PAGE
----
El Niño: How Storms Affect Landscape Control
It's the strongest El Niño on record, and with it comes above-average rains, and a change in predicted average temperatures. So what does this mean for your landscape?
Well, with a wet winter, you can expect an abundance of weeds, and possibly in influx of plant diseases. Keep your eyes on your plant life, and don’t worry-- it’s not all bad news.
El Niño and Heavy Rainfall
A wetter winter means more weed seeds germinating. More weed seeds germinating means—you guessed it—more weeds to eliminate. These pesky sprouts are not your only problem, sorry to say.
Plant disease and fungal issues simply love soggy weather conditions, so it’s important to pay attention to the plants you want to keep in your yard. If you catch it early, it might not be too late.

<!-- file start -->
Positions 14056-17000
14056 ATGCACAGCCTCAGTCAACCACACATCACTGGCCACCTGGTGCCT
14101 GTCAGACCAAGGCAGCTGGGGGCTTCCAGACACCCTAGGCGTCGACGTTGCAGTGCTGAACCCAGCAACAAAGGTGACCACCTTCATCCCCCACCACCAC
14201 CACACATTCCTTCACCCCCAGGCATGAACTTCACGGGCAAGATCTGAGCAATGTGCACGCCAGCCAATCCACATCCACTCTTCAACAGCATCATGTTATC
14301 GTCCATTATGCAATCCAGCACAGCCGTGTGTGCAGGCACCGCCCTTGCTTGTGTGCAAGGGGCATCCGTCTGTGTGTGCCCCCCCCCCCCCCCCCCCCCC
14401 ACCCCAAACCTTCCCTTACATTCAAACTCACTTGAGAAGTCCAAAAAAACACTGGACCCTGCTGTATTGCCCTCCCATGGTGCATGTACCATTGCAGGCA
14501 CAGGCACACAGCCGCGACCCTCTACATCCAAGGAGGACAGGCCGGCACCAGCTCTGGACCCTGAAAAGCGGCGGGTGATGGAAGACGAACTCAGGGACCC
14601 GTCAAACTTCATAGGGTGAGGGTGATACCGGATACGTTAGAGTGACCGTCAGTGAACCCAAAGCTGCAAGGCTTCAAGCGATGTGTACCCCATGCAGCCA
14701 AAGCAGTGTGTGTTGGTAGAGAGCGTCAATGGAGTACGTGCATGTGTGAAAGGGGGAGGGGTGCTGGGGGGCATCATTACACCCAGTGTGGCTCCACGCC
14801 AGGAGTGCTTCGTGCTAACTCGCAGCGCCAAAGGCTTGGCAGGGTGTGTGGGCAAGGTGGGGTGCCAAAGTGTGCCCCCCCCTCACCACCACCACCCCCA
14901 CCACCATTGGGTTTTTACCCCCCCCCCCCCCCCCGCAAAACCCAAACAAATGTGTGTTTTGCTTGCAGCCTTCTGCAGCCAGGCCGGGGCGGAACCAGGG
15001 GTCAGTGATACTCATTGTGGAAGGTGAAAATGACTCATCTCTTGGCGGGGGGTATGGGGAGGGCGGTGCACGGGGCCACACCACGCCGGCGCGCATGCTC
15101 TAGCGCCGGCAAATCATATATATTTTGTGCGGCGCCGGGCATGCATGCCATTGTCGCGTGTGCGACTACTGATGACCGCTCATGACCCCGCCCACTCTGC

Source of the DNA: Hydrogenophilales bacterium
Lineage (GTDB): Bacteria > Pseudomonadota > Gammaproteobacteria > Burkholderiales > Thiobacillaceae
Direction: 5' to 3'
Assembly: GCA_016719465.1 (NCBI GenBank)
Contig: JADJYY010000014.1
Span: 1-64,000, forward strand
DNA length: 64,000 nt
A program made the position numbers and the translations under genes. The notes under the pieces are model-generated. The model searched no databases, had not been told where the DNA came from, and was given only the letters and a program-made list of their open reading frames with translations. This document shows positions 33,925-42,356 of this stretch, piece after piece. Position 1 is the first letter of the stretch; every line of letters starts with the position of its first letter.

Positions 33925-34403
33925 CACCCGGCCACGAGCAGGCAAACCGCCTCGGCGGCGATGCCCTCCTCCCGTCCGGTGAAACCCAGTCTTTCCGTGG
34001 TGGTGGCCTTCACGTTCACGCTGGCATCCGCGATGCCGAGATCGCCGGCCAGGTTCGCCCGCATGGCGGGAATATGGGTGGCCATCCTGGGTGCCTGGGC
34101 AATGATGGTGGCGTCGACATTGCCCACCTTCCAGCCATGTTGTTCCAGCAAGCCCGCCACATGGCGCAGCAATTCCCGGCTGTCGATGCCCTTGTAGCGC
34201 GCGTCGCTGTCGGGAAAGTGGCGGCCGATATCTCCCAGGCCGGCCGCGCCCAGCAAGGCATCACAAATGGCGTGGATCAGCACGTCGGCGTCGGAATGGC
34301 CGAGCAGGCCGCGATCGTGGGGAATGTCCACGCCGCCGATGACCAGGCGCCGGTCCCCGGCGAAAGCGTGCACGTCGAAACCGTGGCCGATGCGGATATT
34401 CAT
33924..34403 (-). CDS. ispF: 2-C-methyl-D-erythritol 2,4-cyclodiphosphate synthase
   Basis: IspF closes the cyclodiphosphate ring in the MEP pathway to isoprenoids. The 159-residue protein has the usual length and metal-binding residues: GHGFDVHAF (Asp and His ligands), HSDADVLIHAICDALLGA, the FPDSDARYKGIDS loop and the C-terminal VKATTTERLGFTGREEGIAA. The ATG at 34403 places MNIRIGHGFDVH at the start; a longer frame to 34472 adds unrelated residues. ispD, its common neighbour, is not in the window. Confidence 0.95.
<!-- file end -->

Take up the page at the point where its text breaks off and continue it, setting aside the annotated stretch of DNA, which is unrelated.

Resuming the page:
If that wasn’t enough, the coming months of heavy rain is going to do it darnedest to rid your soil of all its nutrients. Nitrogen is especially at risk, so keep your eyes on your vegetable garden for any sign of young leaves yellowing and/or dropping off.
The Bright Side
Experiencing an El Niño year isn’t all bad for your plants and grass. Years like this typically mean a milder hurricane season (not that we have to worry about that in Arizona).
Additionally, in the same way heavy rains strip nitrogen from the soil, they also flush out salts and lower pH levels. This especially helps plant and grass growth in environments that have high soil pH and high sodium levels.
If you live in Arizona, you can give this El Niño year a figurative high-five, because your lawn and garden might just end up looking better than ever at the end of this season.
, weather effects on landscape